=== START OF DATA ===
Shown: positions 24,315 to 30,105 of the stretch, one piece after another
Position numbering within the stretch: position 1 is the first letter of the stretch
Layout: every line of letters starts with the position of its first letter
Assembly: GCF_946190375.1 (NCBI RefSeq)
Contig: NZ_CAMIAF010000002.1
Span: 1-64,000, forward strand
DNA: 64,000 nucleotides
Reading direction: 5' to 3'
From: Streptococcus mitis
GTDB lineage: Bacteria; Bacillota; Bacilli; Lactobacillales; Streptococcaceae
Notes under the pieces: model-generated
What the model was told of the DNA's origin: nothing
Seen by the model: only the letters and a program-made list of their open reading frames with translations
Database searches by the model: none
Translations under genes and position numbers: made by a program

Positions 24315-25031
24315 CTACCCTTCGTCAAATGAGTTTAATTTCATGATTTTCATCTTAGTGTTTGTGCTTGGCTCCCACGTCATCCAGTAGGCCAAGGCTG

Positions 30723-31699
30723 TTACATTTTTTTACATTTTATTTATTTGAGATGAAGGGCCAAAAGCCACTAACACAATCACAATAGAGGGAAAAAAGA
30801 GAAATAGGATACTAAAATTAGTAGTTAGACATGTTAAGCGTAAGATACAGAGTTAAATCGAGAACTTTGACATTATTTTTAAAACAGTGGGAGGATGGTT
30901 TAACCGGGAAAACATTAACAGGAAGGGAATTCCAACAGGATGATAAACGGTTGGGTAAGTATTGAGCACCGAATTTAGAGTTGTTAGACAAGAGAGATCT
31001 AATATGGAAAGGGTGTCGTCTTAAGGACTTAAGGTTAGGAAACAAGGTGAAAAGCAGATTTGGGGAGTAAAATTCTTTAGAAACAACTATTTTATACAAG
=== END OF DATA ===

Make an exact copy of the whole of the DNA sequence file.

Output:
Shown: positions 24,315 to 30,105 of the stretch, one piece after another
Position numbering within the stretch: position 1 is the first letter of the stretch
Layout: every line of letters starts with the position of its first letter
Assembly: GCF_946190375.1 (NCBI RefSeq)
Contig: NZ_CAMIAF010000002.1
Span: 1-64,000, forward strand
DNA: 64,000 nucleotides
Reading direction: 5' to 3'
From: Streptococcus mitis
GTDB lineage: Bacteria; Bacillota; Bacilli; Lactobacillales; Streptococcaceae
Notes under the pieces: model-generated
What the model was told of the DNA's origin: nothing
Seen by the model: only the letters and a program-made list of their open reading frames with translations
Database searches by the model: none
Translations under genes and position numbers: made by a program

Positions 24315-25031
24315 CTACCCTTCGTCAAATGAGTTTAATTTCATGATTTTCATCTTAGTGTTTGTGCTTGGCTCCCACGTCATCCAGTAGGCCAAGGCTG

Positions 30723-31699
30723 TTACATTTTTTTACATTTTATTTATTTGAGATGAAGGGCCAAAAGCCACTAACACAATCACAATAGAGGGAAAAAAGA
30801 GAAATAGGATACTAAAATTAGTAGTTAGACATGTTAAGCGTAAGATACAGAGTTAAATCGAGAACTTTGACATTATTTTTAAAACAGTGGGAGGATGGTT
30901 TAACCGGGAAAACATTAACAGGAAGGGAATTCCAACAGGATGATAAACGGTTGGGTAAGTATTGAGCACCGAATTTAGAGTTGTTAGACAAGAGAGATCT
31001 AATATGGAAAGGGTGTCGTCTTAAGGACTTAAGGTTAGGAAACAAGGTGAAAAGCAGATTTGGGGAGTAAAATTCTTTAGAAACAACTATTTTATACAAG